As a result we are left with enemies and companions alike who will stand in your way and refuse to move such as Fawkes in Fallout 3 or the guards in Thief 4 that will walk from one side of the street to the other for hours on end simply to stare at a wall. These simple enemies obviously exist because real life guards and bandits would not forget how your player character just shot them in the face with an arrow but instead they would hunt you down mercilessly and therefore make any kind of stealth game impossible to beat.
4. Escort Missions
By this I do not mean you get to play as an escort dating rich men for big money but instead you get to lead a confused and non-combat trained companion to safety.
This obviously ties in with my previous entry but I felt these were annoying enough to deserve their own category.
Whether it be allies who disappear and glitch into a wall or small children that for some reason are vulnerable to gunfire, escort missions either need a major overhaul or they should be avoided completely.
Notable examples of escort missions done well however include Elizabeth from BioShock Infinite who is a capable ally you come to rely upon when playing on harder difficulties due to her tear opening abilities and also Ellie from the Last of Us who is a character that you will bond with and never feel like she is a burden preventing Joel from surviving.
5. Gimmicky Weapons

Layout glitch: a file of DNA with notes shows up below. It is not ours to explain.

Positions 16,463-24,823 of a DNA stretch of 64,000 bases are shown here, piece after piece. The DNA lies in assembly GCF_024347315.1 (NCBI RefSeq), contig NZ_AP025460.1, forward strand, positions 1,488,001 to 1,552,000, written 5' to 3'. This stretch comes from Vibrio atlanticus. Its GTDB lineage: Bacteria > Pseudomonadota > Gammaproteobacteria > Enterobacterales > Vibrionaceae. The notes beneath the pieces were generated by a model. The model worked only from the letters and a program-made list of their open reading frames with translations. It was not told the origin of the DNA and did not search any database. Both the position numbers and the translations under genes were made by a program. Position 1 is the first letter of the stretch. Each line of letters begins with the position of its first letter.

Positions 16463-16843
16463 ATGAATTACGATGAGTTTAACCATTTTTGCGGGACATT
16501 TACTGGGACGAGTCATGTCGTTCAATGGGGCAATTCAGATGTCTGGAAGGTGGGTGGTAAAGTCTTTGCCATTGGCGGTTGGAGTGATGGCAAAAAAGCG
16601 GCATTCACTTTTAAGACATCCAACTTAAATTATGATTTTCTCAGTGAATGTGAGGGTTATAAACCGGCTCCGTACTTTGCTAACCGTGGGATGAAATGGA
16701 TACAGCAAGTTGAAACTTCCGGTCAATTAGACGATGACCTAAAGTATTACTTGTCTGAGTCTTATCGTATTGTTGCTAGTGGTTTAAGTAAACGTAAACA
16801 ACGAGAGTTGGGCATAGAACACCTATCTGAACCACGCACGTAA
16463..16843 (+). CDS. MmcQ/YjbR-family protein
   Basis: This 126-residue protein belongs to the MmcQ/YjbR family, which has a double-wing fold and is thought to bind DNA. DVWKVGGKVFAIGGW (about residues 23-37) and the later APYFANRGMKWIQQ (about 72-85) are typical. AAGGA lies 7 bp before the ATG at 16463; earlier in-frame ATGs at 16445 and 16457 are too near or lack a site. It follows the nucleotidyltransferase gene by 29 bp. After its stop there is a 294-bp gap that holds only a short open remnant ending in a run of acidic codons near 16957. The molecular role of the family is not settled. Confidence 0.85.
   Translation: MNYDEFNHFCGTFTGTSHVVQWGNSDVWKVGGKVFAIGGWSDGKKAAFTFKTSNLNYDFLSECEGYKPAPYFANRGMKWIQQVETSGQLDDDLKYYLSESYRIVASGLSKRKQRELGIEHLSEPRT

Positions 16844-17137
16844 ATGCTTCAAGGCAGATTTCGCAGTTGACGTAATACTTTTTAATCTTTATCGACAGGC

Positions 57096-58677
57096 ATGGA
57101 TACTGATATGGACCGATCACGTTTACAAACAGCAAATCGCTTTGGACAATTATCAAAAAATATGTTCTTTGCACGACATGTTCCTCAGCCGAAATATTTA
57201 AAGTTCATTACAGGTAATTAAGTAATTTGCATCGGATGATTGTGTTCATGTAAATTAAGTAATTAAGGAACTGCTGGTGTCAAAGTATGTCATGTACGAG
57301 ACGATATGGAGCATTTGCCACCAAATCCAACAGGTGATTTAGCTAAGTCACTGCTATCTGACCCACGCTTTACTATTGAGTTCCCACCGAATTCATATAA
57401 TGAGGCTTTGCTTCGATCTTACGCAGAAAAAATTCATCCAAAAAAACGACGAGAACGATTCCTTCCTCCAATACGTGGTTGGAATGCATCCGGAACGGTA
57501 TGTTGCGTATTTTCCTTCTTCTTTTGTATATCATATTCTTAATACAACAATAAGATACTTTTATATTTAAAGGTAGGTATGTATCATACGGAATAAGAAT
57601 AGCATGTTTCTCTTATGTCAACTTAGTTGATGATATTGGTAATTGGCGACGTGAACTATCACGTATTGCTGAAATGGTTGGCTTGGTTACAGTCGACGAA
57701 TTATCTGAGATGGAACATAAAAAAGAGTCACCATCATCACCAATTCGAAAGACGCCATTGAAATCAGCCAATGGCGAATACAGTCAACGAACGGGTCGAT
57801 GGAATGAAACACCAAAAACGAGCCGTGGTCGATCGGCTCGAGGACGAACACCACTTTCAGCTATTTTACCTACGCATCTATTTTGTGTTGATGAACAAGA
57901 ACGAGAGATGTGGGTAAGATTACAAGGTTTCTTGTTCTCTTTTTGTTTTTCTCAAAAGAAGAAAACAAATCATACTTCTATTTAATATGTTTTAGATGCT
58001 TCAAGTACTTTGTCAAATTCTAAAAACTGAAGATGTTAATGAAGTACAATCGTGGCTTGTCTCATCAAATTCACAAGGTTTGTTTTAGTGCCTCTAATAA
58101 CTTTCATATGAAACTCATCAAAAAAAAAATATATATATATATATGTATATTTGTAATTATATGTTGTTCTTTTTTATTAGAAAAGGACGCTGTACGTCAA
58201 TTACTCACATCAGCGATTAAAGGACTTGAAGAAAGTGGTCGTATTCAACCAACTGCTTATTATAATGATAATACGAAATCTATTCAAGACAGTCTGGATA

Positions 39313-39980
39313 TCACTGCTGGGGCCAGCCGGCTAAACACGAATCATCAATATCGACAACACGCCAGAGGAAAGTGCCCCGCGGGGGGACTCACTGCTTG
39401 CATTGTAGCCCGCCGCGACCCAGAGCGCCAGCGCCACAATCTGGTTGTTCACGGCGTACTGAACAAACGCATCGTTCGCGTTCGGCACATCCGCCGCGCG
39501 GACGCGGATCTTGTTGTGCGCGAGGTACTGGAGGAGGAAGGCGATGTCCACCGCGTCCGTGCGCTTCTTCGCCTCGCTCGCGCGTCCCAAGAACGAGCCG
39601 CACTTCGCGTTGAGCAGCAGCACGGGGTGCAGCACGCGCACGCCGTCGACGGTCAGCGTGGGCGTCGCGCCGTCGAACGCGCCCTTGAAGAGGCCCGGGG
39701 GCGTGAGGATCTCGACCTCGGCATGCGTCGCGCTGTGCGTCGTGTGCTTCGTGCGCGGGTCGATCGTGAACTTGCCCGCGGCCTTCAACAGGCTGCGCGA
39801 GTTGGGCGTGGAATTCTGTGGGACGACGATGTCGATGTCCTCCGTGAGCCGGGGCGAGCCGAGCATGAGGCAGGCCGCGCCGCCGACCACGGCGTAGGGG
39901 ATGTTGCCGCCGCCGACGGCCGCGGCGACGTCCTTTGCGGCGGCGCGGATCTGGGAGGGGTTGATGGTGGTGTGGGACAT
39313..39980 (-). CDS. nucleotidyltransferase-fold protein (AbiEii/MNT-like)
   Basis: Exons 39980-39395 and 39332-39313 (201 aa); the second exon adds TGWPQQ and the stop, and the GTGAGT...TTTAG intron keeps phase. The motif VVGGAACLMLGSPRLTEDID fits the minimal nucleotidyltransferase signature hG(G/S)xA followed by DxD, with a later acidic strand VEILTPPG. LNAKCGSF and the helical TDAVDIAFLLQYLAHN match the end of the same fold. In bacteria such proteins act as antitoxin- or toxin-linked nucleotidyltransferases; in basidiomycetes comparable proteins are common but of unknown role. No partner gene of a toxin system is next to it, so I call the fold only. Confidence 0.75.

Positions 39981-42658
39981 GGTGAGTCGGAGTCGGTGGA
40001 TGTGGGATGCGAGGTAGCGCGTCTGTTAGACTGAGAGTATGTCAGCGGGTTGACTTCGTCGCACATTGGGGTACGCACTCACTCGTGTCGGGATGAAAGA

There are so many games out there that require the player to master a wide array of weaponry but how many times can we fire an M14 in a game and not have it feel like the last 2 games we just played?
Developers of games containing firearms must ask themselves this question a lot and that is why some shooters try to stand out from the crowd and so we get the Gravity Gun from Half Life.
Many people love this gun and I must admit finding some form of pleasure when I cut a zombie in two after firing a saw-blade at him.
Wolfenstein: The New Order has to be one of my favourite games this year but I hated when the game was trying desperately to have me use its “Laserkraftwerk” contraption. It wasn’t until the weapon was fully upgraded that I felt it was actually useful in combat but that didn’t stop the game automatically equipping it on me every time I died and respawned.
Games that do it right are the Fallout games that throw in so many gimmicky weapons such as the “Rock-It Launcher” and the “Nuka Grenade” but have them be entirely optional and fun alternatives to an assault rifle.
6. Shiny Activatables
If ever you needed evidence that game developers think we are stupid…here it is. I can’t think of anything more patronizing in games than having a glowing red button lighting up half the screen or in the case of L.A. Noire having clues not only shine a little bit but walking over them causes your controller to vibrate and a cute little chime plays over your speakers.
There are pros and cons to this category with many gamers feeling that games have gotten too easy and some gamers believing they just don’t have the time anymore to spend hours looking for a meaningless collectible or a button under a desk.
These are just some of the things I’ve noticed in my many years of gaming, have I missed any?